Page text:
When you’ve had a baby, you often feel emotional, exhausted, anxious, low, you know where I’m going with this. The last thing you want, is an argument with a midwife or a health visitor about breastfeeding your baby. If they’re insisting you persevere, you might feel you don’t have the energy to argue that you really don’t want to. This is wrong. Nobody should be made to feel like they are inadequate if they are unable to breastfeed their baby, nor should they be put under pressure. It is YOUR body, YOUR baby and YOUR decision.
I’ve been told by mums, how they feel the insistence from their midwives to breastfeed their babies led to their mental health being affected. They feel their wellbeing had been compromised. I cannot tell you how much this worries me.
One statistic that has stuck in my mind since I read about it recently is that the greatest cause of maternal death is suicide. Not complications from birth or surgery, or illness, but suicide. When I read this I remembered the story of Charlotte Bevan, the mother from Bristol who had given birth to her baby girl almost a year to the day that I had in the very same hospital. Charlotte is someone who always remains in my thoughts, I didn’t know her, but I read about her, a lot. I remember when the news broke about what had happened to her and her baby, how I’d wished that when she had walked out of the ward like I had attempted to exactly one year previous, a midwife had found her like a midwife had found me. The tragic circumstances broke my heart. She shouldn’t have suffered like that, she was known to have mental health illness, why was she able to come off of her medication that she so heavily relied on, to try and breastfeed? Is breast best in that situation? If you ask me, then no it isn’t.
When a woman gives birth, no matter the circumstance, no matter the delivery, they need support. They need impartial, honest advice, with absolutely no pressure. They should be told the decision is theirs to make. If they don’t want to breastfeed (for whatever reason), that decision should be respected by all health professionals. They shouldn’t be frightened to admit they don’t want to pursue breastfeeding. Once that decision has been made, health professionals should provide mums with all the relevant information they need to formula feed their baby. Consistent and current information, across the board. It’s something I feel needs to be addressed antenatally. I only had the offer of a breastfeeding class, which I attended, and there was no mention of formula feeding. Why is this OK? What is so horrendously wrong with formula that it becomes something of a dirty word that we can’t mention or talk about?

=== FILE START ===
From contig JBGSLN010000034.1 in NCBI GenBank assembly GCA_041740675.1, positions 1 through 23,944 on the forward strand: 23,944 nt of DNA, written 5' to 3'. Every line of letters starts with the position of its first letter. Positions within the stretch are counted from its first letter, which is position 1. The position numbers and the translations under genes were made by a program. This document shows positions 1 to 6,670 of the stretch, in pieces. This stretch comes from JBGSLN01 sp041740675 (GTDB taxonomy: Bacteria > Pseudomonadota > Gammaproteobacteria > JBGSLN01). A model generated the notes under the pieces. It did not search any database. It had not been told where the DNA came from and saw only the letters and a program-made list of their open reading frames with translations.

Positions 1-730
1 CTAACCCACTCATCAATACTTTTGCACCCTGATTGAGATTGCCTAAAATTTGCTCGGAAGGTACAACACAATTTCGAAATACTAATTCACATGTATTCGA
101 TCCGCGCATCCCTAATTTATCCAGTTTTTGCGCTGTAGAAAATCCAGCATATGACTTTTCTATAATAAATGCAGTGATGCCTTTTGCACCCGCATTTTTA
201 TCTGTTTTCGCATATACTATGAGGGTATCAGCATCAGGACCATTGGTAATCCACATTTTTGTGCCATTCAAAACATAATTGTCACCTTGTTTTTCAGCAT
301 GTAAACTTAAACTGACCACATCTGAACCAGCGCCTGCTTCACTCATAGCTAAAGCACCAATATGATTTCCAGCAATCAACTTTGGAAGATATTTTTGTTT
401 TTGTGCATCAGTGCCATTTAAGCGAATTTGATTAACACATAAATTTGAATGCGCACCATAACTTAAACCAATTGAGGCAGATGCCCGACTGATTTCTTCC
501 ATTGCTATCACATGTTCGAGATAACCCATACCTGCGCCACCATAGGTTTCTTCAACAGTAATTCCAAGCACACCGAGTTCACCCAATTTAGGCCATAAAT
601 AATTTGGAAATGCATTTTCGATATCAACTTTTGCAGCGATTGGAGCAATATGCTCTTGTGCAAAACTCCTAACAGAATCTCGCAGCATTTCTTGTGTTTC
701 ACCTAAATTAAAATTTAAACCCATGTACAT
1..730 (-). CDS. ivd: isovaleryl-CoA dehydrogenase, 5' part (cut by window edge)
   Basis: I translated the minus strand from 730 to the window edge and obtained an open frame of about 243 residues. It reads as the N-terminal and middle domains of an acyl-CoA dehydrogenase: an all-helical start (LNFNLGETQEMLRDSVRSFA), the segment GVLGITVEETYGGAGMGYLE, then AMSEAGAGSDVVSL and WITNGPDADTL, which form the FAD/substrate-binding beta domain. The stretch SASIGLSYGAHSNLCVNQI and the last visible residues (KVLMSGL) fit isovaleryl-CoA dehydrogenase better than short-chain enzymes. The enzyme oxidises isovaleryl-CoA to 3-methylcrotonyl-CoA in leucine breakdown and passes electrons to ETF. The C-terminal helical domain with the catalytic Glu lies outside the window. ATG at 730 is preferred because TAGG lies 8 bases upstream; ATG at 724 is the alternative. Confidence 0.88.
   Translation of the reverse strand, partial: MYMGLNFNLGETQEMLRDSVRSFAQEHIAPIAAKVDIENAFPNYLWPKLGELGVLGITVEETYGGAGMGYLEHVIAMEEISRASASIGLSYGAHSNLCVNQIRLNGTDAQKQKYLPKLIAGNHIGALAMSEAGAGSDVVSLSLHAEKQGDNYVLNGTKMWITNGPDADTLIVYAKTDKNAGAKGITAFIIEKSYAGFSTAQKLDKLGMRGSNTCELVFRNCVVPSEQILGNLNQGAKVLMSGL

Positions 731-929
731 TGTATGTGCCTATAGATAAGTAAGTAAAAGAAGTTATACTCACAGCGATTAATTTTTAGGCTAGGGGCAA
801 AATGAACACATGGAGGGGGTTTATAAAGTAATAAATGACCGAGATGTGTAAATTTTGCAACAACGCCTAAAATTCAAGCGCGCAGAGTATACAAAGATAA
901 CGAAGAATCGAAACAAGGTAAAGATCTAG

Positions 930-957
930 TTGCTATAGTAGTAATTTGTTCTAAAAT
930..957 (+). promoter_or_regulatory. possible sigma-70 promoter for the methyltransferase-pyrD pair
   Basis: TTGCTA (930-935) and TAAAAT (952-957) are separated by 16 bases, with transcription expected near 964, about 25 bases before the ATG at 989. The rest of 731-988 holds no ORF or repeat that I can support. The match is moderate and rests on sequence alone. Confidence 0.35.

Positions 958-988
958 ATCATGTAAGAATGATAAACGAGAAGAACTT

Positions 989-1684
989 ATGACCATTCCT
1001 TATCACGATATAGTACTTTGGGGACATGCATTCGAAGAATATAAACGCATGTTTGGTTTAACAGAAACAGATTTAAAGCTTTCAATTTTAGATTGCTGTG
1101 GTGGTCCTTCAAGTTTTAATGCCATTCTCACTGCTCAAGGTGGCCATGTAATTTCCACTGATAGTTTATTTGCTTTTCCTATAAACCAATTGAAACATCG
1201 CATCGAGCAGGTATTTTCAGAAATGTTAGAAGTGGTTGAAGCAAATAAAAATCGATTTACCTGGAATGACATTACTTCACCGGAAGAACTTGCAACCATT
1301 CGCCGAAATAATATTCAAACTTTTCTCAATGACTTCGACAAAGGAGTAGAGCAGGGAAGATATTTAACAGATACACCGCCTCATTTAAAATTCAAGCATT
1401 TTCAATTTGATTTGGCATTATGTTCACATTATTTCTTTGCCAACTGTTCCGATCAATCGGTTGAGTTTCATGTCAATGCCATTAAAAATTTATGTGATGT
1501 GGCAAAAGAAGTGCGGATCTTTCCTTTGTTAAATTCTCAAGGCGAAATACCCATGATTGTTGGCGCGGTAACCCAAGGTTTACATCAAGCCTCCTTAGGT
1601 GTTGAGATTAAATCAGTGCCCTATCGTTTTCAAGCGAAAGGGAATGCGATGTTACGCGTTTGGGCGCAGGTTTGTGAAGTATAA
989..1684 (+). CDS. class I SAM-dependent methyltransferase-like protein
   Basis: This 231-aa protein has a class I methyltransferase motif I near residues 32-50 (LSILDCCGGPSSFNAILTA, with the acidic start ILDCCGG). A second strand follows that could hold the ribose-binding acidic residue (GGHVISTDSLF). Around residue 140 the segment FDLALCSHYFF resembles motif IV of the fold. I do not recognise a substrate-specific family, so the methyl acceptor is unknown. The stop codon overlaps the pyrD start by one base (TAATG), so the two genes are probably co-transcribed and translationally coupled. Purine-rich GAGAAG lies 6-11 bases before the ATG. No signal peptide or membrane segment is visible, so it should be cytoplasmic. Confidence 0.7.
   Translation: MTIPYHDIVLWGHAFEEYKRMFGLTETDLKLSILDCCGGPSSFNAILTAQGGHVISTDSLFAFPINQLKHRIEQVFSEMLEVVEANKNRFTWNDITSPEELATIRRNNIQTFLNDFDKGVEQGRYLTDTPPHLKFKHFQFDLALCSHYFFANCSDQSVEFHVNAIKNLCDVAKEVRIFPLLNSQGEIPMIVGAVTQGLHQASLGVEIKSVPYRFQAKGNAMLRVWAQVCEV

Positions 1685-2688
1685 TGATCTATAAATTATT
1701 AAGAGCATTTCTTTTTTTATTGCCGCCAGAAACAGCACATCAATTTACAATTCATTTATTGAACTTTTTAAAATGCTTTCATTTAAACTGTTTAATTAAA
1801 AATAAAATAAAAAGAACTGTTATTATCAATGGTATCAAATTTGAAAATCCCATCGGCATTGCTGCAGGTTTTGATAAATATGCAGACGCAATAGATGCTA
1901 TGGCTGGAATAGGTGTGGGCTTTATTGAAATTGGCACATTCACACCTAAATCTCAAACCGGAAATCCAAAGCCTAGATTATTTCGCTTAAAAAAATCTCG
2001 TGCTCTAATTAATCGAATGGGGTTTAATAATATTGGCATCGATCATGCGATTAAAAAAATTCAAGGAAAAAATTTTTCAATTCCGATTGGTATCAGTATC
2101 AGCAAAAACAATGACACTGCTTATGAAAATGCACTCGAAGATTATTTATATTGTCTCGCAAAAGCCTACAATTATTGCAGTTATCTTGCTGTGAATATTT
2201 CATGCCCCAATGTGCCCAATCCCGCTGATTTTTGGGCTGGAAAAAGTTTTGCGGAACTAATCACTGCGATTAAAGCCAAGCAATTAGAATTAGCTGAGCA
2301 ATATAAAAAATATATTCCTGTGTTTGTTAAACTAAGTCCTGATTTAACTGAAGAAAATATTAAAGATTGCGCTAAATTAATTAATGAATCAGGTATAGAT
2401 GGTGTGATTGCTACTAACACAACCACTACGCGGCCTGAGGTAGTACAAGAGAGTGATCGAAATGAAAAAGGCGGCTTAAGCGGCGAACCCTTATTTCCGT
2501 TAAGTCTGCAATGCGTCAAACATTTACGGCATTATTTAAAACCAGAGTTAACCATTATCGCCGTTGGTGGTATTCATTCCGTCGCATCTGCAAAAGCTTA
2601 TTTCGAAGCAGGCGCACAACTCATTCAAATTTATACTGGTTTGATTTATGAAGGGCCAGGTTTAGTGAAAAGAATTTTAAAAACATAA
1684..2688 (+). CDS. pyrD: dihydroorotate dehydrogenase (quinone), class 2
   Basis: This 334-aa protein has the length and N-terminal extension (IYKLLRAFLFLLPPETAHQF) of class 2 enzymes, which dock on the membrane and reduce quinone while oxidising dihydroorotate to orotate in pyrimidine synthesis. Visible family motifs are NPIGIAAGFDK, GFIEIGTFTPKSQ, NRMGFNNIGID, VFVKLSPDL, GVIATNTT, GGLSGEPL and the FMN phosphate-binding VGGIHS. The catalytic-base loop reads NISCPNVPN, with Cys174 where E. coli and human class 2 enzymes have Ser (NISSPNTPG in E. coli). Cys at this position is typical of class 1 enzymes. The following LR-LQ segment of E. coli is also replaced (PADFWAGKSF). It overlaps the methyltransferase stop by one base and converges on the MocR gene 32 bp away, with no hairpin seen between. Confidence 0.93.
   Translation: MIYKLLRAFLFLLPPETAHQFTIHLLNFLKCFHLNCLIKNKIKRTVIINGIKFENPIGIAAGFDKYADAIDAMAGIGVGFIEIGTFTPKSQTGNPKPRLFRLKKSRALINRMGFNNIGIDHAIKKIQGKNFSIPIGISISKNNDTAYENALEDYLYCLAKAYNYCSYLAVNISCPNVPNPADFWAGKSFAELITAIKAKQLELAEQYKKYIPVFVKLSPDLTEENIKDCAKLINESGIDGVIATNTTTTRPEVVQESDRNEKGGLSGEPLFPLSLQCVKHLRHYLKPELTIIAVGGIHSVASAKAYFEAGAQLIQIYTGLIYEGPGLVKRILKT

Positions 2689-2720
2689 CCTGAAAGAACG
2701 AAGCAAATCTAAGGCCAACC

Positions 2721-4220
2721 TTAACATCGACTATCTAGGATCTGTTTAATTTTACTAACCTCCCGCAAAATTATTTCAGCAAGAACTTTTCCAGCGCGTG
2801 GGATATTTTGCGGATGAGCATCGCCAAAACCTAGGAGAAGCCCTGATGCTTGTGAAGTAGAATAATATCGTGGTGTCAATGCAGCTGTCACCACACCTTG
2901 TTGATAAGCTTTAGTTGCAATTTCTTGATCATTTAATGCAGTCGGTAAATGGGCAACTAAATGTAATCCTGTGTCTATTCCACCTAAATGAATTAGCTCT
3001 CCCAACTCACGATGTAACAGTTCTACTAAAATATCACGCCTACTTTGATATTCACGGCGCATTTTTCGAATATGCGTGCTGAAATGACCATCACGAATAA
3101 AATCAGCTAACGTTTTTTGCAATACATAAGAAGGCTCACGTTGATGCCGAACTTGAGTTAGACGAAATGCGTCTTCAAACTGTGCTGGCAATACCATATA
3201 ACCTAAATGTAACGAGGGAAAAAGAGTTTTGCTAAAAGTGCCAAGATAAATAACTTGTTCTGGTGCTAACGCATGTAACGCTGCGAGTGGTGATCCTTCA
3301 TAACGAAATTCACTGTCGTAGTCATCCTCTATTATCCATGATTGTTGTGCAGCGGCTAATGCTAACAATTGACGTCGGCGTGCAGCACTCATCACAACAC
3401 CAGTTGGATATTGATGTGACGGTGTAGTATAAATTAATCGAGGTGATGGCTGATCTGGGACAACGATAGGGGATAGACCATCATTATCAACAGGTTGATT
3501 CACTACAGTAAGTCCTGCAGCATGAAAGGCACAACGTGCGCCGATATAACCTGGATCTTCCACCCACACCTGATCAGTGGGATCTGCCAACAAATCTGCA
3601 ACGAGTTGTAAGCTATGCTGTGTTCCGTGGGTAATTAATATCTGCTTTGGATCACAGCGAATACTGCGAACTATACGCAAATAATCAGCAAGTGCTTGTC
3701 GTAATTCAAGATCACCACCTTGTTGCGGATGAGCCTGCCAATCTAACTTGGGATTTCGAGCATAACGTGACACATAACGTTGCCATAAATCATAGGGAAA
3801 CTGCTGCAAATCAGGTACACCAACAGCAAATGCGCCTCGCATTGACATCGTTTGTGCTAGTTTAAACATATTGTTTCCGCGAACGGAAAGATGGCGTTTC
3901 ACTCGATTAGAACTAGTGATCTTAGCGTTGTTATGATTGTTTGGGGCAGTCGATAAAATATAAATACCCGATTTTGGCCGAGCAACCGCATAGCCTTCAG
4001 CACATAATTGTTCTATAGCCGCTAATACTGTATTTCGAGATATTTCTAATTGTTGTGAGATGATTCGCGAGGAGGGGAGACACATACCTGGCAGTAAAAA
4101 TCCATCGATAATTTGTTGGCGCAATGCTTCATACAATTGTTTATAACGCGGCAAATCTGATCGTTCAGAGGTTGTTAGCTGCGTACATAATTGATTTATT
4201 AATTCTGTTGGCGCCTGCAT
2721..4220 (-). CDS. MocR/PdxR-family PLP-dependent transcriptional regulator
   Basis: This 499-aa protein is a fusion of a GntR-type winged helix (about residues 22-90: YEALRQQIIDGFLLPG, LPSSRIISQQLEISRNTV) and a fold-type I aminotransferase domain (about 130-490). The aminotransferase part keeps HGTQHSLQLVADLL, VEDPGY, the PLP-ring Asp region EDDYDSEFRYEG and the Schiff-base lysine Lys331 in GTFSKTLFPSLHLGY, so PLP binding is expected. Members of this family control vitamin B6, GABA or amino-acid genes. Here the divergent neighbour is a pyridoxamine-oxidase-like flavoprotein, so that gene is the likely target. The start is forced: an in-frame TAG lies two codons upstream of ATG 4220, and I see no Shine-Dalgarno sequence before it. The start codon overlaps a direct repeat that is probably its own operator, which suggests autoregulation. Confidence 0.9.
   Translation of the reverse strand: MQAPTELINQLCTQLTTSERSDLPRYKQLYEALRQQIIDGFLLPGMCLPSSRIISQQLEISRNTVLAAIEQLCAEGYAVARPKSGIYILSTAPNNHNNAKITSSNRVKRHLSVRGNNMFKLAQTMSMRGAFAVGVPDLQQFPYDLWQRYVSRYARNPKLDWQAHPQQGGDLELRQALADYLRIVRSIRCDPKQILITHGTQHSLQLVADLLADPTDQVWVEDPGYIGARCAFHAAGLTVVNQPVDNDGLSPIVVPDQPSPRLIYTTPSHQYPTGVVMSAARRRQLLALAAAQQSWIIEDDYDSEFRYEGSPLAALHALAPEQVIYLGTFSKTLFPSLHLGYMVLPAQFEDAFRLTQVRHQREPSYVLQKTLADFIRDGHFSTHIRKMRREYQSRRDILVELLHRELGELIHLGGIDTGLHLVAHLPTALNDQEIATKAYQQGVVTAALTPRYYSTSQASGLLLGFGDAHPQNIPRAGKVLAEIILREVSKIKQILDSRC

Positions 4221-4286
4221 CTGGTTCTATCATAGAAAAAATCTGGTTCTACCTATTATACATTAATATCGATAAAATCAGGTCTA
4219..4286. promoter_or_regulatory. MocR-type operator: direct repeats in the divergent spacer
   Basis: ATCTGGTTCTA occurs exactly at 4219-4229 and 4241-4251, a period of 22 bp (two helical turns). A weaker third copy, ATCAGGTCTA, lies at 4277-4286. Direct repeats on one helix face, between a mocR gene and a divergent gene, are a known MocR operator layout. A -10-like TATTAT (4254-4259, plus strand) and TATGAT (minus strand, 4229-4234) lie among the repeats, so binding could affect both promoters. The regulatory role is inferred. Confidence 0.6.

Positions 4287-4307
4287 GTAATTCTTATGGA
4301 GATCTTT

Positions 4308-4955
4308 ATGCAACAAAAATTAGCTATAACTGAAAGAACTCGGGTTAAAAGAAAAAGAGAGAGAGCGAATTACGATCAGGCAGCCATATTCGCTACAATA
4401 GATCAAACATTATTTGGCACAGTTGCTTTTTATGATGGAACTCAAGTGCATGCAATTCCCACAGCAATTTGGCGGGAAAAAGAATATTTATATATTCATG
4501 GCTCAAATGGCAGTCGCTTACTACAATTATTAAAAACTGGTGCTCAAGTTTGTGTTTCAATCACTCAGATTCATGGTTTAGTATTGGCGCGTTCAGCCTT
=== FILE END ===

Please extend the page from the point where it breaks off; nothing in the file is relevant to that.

I don’t want readers of this post to think I’m being heavily and needlessly critical of Midwives & Health Visitors. There are some amazing health care professionals out there, Midwives who care deeply about their patients and care about their wellbeing and don’t believe in pushing the ‘breast is best’ mantra. These Midwives and Health Visitors should be commended and used as an example. The stories I have been told by women are real, they are real experiences that have stayed with them and now they have stayed with me. We can learn from these experiences and I’m determined to ensure the much needed changes are made.